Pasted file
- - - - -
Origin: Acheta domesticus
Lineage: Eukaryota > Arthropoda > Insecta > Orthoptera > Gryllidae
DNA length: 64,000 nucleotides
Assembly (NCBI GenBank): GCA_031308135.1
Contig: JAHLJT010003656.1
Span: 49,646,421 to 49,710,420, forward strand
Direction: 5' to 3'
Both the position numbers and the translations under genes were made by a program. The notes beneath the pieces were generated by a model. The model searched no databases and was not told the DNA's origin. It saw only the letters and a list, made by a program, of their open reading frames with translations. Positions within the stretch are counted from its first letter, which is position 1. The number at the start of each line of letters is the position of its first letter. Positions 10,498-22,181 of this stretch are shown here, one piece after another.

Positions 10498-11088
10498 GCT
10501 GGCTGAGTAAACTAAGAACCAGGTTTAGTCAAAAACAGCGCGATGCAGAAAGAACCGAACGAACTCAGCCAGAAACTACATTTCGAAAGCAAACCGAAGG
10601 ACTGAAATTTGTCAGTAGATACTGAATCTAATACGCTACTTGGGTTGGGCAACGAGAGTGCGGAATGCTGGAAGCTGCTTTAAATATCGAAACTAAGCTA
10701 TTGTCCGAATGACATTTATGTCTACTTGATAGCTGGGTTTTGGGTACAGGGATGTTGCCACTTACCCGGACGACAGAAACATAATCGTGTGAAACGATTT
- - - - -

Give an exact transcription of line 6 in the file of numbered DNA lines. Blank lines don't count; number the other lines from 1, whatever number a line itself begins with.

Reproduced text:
Span: 49,646,421 to 49,710,420, forward strand